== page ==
LC filter for automotive power entry.

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I have been struggling for the last few hours trying to find a suitable power inductor for a LC filter at the 12V (car 12v) power entry on my board. The reference design used 150uH/1000uF. I have no problem finding the cap, but finding a large inductor that will take +-15A RMS loads is another story. They are either inexistant or very expensive (like 15$ a pop).

Does anyone with experience on automotive power supplies have a suggestion of a LC combination that works well to filter off most of the noise using lower inductance? 12V entry first goes through a schottky barrier, then I have a 20V 600W TVS clamp, and LC filter would come next.

Or maybe I could wind it myself too, I can find the ferrite, but I don't know much about winding inductors. How many turns and what size wire to use?

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You might look for "common mode choke". Another kind is called is "hash filter".

Common mode chokes are two windings on a core. They happen to be wound so that the DC fields cancel out in the core and it does not saturate. These are not rated by inductance value but by attenuation at different frequencies.

You can often find hash filters wound on a simple ferrite core that looks a bit like a big resistor. The wire (heavy gauge) is wound on several layers on the outside.

Did a search on DigiKey just using the term hash filter and came up with at least a page full of entries. Here is an example: it does not fit your current rating but it should provide some ideas...

http://search.digikey.com/script...

Jim

Jim Wagner Oregon Research Electronics, Consulting Div. Tangent, OR, USA http://www.orelectronics.net

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$15 a pop doesn't sound too bad! The core alone is worth a few $. At a guess, if it is wound on a toroid, the toroid diameter is going to be > 1". Since it is passing DC, you need to watch out for core saturation, therefore you either need a gapped core or a large core.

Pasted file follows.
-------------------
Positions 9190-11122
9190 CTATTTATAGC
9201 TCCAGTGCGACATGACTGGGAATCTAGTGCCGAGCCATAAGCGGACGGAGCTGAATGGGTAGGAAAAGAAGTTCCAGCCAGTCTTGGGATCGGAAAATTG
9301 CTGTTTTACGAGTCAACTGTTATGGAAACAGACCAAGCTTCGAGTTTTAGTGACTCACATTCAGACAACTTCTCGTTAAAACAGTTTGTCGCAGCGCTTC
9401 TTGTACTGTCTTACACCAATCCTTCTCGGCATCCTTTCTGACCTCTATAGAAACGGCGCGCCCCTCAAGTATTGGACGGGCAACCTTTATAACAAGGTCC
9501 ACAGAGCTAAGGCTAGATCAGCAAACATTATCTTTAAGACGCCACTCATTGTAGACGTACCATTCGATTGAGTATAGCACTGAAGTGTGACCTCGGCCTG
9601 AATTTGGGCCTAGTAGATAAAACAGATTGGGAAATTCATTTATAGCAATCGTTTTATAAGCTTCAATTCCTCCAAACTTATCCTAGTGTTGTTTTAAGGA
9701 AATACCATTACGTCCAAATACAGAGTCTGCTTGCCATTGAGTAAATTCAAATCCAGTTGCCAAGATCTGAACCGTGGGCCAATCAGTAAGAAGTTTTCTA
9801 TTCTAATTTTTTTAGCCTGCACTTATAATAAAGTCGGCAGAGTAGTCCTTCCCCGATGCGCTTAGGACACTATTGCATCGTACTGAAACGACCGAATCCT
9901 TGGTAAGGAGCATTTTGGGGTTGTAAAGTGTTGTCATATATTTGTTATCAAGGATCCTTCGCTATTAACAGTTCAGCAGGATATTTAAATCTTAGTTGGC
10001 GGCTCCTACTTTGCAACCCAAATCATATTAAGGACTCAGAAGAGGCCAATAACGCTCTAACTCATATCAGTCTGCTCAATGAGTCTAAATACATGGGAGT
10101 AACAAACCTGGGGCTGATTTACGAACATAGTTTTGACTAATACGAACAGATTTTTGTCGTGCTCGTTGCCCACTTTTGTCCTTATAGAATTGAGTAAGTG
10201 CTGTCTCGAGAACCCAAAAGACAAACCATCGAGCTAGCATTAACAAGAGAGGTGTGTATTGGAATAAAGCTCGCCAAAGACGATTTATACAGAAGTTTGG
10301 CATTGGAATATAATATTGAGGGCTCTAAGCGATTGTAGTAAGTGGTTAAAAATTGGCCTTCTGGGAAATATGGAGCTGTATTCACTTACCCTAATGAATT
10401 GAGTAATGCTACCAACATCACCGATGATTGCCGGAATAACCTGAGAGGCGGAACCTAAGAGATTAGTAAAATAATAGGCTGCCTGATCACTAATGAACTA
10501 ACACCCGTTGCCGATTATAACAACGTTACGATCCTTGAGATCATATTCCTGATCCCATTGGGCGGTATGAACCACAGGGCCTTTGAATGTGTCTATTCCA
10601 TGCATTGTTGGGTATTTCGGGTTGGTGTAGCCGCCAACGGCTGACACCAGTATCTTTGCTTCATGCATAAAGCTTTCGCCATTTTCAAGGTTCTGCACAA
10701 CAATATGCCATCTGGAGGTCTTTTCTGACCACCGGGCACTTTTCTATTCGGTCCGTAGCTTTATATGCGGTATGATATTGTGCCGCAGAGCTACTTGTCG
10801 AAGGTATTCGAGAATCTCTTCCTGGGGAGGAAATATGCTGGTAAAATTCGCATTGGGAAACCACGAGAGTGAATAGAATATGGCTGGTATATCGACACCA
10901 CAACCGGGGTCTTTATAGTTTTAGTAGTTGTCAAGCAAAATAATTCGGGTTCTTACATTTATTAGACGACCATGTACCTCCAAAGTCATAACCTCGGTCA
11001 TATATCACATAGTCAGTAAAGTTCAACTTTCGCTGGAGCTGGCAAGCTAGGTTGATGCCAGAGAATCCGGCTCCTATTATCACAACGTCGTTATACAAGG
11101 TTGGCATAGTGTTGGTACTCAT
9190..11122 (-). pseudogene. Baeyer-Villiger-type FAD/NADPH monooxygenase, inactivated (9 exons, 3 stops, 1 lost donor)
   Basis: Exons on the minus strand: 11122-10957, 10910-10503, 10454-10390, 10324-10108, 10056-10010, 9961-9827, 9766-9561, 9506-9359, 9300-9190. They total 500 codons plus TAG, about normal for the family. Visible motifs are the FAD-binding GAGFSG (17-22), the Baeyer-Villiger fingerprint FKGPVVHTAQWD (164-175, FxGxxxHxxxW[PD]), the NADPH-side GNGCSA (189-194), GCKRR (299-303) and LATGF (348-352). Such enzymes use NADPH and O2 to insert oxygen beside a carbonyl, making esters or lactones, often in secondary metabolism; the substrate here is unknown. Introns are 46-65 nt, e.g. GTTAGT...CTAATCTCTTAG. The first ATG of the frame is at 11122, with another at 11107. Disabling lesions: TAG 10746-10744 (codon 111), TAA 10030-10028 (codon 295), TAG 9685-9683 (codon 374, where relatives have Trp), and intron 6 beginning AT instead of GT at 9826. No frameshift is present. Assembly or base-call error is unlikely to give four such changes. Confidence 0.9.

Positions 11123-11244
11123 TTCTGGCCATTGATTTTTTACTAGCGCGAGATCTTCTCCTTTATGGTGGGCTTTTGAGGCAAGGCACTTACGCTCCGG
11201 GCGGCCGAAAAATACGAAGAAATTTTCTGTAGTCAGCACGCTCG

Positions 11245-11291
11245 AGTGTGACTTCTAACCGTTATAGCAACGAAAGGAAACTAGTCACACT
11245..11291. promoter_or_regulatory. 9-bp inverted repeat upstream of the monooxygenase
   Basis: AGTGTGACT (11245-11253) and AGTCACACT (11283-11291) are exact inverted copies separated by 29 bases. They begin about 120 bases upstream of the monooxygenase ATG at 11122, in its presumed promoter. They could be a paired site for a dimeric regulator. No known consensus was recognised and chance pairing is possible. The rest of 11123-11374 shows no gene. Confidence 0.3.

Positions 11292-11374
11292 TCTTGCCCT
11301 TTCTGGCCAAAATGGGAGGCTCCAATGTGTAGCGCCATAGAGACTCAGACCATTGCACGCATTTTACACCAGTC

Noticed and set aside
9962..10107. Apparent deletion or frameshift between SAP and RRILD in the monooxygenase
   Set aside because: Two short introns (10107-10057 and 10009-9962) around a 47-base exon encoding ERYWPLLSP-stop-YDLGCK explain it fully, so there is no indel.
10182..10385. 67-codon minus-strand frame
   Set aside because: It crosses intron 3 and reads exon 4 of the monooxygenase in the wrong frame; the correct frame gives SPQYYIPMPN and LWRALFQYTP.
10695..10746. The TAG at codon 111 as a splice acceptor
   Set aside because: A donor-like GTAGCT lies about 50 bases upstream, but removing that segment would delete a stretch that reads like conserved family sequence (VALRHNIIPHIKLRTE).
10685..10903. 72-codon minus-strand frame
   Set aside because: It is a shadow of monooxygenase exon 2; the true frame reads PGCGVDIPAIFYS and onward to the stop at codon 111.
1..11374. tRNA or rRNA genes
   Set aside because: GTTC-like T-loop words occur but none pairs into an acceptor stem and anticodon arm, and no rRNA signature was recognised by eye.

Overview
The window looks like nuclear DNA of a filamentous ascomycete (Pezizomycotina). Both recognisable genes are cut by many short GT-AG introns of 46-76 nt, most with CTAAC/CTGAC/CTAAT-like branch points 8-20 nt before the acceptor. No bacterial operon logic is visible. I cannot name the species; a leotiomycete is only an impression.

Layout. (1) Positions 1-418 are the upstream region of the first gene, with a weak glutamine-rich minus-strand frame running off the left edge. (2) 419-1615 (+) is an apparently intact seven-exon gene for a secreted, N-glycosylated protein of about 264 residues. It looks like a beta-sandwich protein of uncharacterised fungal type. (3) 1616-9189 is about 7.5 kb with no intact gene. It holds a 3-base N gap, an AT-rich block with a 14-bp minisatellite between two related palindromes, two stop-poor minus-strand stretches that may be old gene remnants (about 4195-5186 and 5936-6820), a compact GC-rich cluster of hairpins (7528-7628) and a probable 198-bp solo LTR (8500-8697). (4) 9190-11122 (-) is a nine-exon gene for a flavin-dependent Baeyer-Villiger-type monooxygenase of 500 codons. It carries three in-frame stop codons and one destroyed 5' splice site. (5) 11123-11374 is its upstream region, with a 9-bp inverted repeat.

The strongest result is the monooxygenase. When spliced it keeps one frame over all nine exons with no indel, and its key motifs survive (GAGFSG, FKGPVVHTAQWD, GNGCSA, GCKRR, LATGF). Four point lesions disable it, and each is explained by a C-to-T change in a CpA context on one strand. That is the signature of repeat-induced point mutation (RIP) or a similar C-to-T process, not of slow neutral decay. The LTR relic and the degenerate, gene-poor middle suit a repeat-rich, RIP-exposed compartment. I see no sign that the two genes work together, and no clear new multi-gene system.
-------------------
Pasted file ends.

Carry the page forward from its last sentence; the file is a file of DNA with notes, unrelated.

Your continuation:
Amidon used to have some good tables, but these seem to have disappeared. Unfortunately, I design inductors so infrequently, I tend to forget all the equations! There should be plenty of stuff on Google to help. I tends to be an iterative process - choose a core, do the inductance calcs, check the max field vs the core saturation value, iterate until you get a valid result. From that you'll get the number of turns, then you can use tables to choose the wire size. Check to see if it will fit on the core, re-iterate the calcs.

p.s You want to choose a core material that is lossy at high frequencies - iron is particulary lossy.

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Thank you both for your suggestions.

Now I have a question. Since the 12V source is already biased and clamped by the Schottky and TVS clamp, do I really need a tuned filter there? Wouldn't a ferrite bead and a big cap do the job? Beads are much easier to get by and much smaller...

Maybe something like this:

http://ca.mouser.com/Search/Prod...

?

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Well......

It all depends. Are you trying to keep noise in or out? And what kind of noise?